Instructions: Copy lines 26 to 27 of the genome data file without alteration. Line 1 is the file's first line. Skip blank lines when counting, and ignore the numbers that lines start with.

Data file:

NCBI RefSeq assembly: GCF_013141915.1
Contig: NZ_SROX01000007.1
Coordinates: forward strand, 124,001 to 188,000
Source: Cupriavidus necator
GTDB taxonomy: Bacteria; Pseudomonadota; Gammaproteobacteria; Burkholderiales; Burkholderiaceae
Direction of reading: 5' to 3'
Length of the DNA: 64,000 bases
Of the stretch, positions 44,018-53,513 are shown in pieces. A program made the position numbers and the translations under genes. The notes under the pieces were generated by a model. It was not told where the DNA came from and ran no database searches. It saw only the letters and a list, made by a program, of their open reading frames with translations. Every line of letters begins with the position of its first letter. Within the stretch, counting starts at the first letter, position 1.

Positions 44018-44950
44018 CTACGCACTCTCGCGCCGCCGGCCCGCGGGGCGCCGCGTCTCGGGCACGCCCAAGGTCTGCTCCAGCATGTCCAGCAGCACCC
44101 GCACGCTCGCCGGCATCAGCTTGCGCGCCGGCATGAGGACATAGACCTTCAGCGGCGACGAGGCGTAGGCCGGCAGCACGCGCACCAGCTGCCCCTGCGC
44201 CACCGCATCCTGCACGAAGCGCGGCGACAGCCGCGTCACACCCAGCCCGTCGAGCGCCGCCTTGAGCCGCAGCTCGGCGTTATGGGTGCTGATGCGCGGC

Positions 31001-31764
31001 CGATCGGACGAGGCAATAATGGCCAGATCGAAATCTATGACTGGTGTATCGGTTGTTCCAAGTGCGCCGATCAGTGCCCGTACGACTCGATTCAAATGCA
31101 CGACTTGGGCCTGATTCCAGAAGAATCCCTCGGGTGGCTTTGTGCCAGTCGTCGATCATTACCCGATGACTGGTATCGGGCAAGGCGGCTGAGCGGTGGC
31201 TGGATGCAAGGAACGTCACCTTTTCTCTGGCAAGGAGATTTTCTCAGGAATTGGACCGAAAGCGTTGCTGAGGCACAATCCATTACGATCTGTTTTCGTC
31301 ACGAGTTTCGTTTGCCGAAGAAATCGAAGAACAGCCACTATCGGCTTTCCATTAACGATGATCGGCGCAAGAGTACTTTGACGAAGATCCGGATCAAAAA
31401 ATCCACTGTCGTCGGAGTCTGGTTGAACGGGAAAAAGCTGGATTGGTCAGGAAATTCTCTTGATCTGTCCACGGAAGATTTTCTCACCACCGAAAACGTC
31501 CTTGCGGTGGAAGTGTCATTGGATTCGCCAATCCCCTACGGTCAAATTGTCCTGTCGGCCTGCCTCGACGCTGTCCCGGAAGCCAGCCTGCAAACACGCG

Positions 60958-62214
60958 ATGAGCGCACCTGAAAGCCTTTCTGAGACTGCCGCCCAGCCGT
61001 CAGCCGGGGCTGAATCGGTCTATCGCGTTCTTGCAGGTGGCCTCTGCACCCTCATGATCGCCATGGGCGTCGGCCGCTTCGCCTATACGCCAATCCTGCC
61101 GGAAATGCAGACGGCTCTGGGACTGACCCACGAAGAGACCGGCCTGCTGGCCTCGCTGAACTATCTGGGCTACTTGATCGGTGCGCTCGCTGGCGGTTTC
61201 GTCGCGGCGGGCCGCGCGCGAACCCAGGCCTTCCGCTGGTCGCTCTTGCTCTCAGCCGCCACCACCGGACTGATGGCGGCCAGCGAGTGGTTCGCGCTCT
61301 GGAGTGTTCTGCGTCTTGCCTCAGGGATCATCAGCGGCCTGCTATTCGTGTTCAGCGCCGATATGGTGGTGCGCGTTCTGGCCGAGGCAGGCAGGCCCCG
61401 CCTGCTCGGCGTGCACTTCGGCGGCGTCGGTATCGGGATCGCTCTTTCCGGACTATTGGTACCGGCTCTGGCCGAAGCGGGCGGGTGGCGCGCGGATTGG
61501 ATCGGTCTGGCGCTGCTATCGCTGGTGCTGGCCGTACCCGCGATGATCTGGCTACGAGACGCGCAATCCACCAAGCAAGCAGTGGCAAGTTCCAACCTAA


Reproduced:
61401 CCTGCTCGGCGTGCACTTCGGCGGCGTCGGTATCGGGATCGCTCTTTCCGGACTATTGGTACCGGCTCTGGCCGAAGCGGGCGGGTGGCGCGCGGATTGG
61501 ATCGGTCTGGCGCTGCTATCGCTGGTGCTGGCCGTACCCGCGATGATCTGGCTACGAGACGCGCAATCCACCAAGCAAGCAGTGGCAAGTTCCAACCTAA